WASHINGTON (Reuters) – Talks to update the NAFTA trade deal enter a make-or-break week on Monday, as ministers from Canada, the United States and Mexico seek to resolve an impasse in key areas before elections in Mexico and the United States complicate the process.
Discussions in Washington will center on rules of origin that govern what percentage of a car needs to be built in the North American Free Trade Agreement region to avoid tariffs, the dispute-resolution mechanism and U.S. demands for a sunset clause that could automatically kill the trade deal after five years.
U.S. Trade Representative Robert Lighthizer warned last week that if the talks took too long, approval by the Republican-controlled Congress may be on “thin ice.” The aim is to complete a vote during the “lame-duck” period before a new Congress is seated after November’s congressional elections.
Mexico holds its presidential election on July 1 and the front-runner, leftist Andres Manuel Lopez Obrador, says he wants a hand in redrafting NAFTA if he wins.
“We have a window of opportunity in the next two or three weeks … considering two things: where the talks are now and the political calendars” in Mexico and the United States, said Moises Kalach, head of the international negotiating arm of Mexico’s CCE business lobby, which is leading the private sector’s involvement in the talks.
Sources close to the talks have suggested there is a creeping feeling of uncertainty and pessimism going into the new round because of gridlock on the most critical issues.
At the heart of the NAFTA revamp is U.S. President Donald Trump’s desire to retool rules for the automotive sector in order to try to bring jobs and investment back north from lower-cost Mexico. Despite months of talks on the issue, the sides remain far apart.
A round of talks among Canadian Foreign Minister Chrystia Freeland, Mexican Economy Minister Ildefonso Guajardo and Lighthizer scheduled for last week was canceled to allow consultations with the Mexican car industry and for the American to go on a trade mission to China.
Mexico’s main auto sector lobby has described the latest U.S. demands, which include raising the North American content to 75 percent from the current 62.5 percent over a period of four years for light vehicles, as “not acceptable.”
“The positive momentum on the rules of origin appears to be counterbalanced by the opposite movement on labor wage treatment proposals,” said Flavio Volpe, president of Canada’s Automotive Parts Manufacturers Association.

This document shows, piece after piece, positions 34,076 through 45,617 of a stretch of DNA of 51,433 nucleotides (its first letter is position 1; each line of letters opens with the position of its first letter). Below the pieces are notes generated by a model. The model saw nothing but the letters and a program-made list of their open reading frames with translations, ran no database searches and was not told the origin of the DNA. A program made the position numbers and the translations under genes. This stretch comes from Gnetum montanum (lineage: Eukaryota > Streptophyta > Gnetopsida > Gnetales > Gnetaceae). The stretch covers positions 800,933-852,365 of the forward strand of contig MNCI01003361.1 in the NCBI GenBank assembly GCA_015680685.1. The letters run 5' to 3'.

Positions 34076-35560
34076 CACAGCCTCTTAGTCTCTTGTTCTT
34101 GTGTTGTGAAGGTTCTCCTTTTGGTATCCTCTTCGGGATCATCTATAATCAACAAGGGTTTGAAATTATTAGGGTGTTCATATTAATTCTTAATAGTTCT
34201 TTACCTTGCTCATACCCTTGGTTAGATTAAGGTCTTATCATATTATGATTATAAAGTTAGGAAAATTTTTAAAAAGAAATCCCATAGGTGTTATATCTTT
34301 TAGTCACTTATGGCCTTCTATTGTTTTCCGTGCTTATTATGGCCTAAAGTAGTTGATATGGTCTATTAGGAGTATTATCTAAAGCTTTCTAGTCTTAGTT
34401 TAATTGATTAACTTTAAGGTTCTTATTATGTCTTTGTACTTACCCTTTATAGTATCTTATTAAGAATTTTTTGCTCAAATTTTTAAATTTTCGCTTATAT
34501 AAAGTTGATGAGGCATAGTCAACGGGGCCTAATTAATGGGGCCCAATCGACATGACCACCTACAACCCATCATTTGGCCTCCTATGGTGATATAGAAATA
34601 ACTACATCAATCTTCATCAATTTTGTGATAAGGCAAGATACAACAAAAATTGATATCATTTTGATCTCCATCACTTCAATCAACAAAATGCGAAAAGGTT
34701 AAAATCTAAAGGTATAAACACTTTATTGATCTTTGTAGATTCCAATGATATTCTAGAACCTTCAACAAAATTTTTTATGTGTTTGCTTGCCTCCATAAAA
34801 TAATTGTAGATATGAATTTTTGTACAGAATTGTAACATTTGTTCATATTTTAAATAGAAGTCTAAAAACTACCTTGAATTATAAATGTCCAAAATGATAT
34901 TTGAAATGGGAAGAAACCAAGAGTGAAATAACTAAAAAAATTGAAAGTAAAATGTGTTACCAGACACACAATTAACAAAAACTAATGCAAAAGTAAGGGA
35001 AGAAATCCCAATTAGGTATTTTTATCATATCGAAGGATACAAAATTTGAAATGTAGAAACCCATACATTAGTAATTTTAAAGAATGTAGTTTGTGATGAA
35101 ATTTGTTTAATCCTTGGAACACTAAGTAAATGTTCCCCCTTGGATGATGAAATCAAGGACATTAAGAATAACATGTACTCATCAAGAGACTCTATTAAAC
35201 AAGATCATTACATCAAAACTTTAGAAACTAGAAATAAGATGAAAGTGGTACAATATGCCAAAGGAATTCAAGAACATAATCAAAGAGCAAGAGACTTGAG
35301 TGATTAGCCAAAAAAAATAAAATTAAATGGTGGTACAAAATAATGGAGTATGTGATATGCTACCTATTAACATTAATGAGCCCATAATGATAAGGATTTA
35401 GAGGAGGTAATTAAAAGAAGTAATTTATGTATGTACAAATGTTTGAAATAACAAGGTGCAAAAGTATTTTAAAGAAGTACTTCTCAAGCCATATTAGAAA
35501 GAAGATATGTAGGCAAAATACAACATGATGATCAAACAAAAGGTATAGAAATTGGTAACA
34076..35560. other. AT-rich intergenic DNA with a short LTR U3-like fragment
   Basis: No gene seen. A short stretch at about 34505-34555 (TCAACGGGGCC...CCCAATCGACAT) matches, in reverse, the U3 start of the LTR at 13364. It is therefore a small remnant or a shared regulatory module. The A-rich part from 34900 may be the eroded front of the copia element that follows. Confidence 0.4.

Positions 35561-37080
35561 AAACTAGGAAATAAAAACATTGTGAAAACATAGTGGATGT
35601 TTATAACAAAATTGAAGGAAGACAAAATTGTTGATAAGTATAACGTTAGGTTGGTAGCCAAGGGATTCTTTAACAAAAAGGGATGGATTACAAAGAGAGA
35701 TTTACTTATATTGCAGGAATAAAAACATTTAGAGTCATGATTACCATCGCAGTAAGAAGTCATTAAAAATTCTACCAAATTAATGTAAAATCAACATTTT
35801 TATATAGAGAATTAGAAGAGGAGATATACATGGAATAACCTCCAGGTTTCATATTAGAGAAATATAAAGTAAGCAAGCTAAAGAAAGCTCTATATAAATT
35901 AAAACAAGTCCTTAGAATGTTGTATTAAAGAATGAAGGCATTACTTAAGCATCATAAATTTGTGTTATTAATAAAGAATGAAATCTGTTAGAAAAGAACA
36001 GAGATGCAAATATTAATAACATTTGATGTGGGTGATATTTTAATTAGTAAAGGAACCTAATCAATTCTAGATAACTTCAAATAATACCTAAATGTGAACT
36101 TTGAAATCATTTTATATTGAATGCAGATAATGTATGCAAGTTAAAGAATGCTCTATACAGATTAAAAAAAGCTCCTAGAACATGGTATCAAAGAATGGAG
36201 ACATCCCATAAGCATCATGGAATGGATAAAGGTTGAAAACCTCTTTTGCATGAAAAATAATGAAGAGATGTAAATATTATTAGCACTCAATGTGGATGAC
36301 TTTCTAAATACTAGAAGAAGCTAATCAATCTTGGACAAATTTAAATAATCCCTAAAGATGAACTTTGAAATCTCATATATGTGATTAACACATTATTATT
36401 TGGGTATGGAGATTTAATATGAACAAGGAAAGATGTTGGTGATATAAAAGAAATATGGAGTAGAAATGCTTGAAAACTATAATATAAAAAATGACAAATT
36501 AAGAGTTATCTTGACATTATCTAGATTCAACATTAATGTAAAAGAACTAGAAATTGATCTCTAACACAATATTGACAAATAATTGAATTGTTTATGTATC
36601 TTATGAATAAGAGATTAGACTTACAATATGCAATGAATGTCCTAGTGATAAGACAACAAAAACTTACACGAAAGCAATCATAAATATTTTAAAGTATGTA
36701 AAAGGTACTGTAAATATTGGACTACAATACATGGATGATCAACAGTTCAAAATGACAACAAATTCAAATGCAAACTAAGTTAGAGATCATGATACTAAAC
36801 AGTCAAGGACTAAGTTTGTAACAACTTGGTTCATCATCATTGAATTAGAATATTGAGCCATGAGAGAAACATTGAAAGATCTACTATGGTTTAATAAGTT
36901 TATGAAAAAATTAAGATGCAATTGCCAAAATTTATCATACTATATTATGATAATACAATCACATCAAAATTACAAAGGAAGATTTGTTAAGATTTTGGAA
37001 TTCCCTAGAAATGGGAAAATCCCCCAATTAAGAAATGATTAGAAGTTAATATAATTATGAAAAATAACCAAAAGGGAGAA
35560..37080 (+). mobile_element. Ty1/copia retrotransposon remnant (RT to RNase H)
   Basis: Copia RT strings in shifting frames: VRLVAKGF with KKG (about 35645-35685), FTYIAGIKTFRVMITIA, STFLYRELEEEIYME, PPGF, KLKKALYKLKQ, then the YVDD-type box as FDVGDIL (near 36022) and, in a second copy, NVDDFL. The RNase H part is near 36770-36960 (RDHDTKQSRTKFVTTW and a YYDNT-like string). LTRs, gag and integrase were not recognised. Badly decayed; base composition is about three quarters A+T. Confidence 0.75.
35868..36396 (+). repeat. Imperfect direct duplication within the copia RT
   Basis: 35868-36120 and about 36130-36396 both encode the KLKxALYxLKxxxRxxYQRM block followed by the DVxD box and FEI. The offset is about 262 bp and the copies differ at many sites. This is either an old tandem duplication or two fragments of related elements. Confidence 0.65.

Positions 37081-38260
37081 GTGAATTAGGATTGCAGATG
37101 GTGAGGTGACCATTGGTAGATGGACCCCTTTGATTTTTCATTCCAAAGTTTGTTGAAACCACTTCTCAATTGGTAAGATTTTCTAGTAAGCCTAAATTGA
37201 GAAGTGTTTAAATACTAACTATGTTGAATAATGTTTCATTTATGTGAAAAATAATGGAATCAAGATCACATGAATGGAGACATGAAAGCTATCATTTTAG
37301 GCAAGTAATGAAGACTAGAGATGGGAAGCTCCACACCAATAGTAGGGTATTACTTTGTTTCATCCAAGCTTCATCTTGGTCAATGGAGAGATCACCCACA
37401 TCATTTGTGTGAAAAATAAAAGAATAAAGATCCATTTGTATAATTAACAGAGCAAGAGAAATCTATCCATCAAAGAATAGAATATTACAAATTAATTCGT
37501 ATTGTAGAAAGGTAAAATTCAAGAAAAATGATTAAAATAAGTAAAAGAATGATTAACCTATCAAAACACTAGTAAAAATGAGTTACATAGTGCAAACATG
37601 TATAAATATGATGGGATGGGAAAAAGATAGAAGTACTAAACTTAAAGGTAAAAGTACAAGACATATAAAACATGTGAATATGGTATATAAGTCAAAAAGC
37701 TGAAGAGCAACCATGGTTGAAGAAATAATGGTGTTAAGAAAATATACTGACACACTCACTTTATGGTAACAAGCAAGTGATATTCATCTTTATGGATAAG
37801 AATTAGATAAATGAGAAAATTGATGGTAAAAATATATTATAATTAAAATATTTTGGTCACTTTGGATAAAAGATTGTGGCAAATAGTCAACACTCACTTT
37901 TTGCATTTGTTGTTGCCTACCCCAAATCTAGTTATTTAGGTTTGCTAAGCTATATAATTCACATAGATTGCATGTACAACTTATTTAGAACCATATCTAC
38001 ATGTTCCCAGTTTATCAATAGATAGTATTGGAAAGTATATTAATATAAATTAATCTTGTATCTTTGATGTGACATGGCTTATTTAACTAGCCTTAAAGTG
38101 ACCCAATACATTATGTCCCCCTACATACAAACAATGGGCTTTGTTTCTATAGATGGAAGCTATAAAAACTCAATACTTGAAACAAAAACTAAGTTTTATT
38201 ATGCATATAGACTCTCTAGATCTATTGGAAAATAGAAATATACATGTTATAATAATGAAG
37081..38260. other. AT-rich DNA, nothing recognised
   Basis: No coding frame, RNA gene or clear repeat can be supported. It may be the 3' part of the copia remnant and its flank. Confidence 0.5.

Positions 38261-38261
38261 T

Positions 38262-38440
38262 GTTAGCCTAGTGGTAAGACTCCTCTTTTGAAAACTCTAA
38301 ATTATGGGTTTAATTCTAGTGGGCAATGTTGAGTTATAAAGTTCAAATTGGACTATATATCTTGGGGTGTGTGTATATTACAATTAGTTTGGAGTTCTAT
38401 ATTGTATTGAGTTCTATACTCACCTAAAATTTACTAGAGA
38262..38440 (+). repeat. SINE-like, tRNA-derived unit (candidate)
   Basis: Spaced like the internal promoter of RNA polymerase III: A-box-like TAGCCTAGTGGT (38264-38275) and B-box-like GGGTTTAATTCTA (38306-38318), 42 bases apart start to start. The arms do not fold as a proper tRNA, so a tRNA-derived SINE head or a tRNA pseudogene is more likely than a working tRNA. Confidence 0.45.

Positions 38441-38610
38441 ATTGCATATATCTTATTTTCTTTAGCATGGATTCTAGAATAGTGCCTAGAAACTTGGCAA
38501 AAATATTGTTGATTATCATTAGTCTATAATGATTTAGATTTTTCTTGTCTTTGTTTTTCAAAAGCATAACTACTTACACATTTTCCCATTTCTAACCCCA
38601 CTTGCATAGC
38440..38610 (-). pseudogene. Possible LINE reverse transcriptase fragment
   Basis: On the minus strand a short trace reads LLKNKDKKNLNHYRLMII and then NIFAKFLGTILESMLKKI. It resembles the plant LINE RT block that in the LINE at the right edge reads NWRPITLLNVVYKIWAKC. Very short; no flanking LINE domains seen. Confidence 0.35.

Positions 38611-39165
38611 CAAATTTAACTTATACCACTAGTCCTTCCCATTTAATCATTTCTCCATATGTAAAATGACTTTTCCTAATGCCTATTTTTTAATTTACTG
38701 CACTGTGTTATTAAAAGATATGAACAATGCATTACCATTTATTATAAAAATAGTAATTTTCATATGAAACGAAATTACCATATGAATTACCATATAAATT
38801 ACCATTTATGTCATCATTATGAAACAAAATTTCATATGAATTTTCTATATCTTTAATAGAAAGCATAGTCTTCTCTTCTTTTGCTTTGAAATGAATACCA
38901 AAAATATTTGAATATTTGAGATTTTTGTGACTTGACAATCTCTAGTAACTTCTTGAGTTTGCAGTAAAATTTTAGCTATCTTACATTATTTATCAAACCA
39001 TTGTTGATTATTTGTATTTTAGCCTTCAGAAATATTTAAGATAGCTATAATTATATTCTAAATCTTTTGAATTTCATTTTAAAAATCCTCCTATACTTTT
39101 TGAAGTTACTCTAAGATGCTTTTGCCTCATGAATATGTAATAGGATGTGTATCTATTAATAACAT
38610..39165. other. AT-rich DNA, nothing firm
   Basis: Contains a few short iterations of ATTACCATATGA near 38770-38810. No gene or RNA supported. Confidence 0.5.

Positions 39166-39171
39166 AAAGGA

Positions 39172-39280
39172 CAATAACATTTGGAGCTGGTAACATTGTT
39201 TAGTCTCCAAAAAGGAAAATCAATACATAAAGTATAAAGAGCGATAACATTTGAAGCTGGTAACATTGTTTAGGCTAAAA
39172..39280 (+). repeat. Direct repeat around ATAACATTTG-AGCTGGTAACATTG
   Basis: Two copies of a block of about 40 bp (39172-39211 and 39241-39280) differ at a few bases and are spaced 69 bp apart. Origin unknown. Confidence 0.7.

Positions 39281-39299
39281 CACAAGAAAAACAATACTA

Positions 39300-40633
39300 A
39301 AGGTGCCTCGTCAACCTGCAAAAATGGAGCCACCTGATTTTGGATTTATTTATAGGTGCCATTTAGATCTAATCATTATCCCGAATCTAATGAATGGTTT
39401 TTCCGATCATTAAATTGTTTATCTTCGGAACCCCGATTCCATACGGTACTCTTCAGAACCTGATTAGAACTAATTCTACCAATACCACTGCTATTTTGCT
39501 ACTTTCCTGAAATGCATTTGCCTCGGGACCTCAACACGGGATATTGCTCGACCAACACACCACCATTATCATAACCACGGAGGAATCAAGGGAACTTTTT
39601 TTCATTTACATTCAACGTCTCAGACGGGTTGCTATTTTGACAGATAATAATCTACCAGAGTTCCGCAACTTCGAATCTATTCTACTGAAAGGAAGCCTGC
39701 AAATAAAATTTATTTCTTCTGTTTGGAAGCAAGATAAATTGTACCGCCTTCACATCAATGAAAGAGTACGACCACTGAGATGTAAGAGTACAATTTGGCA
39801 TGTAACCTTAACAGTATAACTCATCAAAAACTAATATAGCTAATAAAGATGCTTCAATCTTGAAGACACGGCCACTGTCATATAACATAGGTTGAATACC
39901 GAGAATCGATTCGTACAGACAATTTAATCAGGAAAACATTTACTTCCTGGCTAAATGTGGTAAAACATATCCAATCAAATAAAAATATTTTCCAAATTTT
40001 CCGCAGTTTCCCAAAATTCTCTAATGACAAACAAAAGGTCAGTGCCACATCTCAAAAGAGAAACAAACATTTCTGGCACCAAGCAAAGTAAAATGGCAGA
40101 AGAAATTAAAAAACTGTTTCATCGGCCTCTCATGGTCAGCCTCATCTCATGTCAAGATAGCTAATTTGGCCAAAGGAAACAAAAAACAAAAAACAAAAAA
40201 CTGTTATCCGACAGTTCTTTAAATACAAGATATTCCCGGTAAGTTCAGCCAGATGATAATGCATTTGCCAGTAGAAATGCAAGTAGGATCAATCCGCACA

The U.S. proposal also would require that 40 percent of the value of light-duty passenger vehicles and 45 percent for pickup trucks be built in areas with wages of $16 per hour or higher.
That is seen as a hard pill to swallow for Mexico, where the Ann Arbor, Michigan-based Center for Automotive Research has estimated auto assembly workers average under $6 an hour, and auto parts plants workers average less than $3 an hour.
Critics also say it would create a bureaucratic nightmare of paperwork.
EVERY FIVE YEARS
Talks to renegotiate NAFTA started last August to fulfill a campaign pledge by Trump to bring manufacturing jobs back to the United States.
Nine months later, the most contentious issues remain open. The United States has stuck with a proposed sunset clause for the new deal, which would mean the agreement would need to be renewed every five years, a move that critics say would create huge uncertainty for businesses.
Another contentious U.S. proposal is to repatriate dispute resolution to the domestic legal system from international tribunals.
Both Canada and Mexico oppose that measure, and so does U.S. business.
In a May 2 letter, the U.S. Chamber of Commerce, American Petroleum Institute Business Roundtable and National Association of Manufacturers urged Trump and Lighthizer “to retain strong investment protections and investor-state dispute settlement in NAFTA.”
Asked if an agreement was possible this week, a Mexican source close to the talks said: “The possibility is there, but it will depend on whether the United States is flexible.”
Trump has frequently said he would pull out of NAFTA if a better deal was not possible, although he has sounded more positive about the deal in recent weeks.
It is unclear where the United States will give ground to win a quick deal. The Trump administration has embraced confrontational policies in its dealings on trade.
Reporting by Veronica Gomez and Anthony Esposito; Additional reporting by Ana Isabel Martinez, Frank Jack Daniel and Sharay Angulo in Mexico City and David Lawder in Washington; Writing by Anthony Esposito; Editing by David Chance and Peter Cooney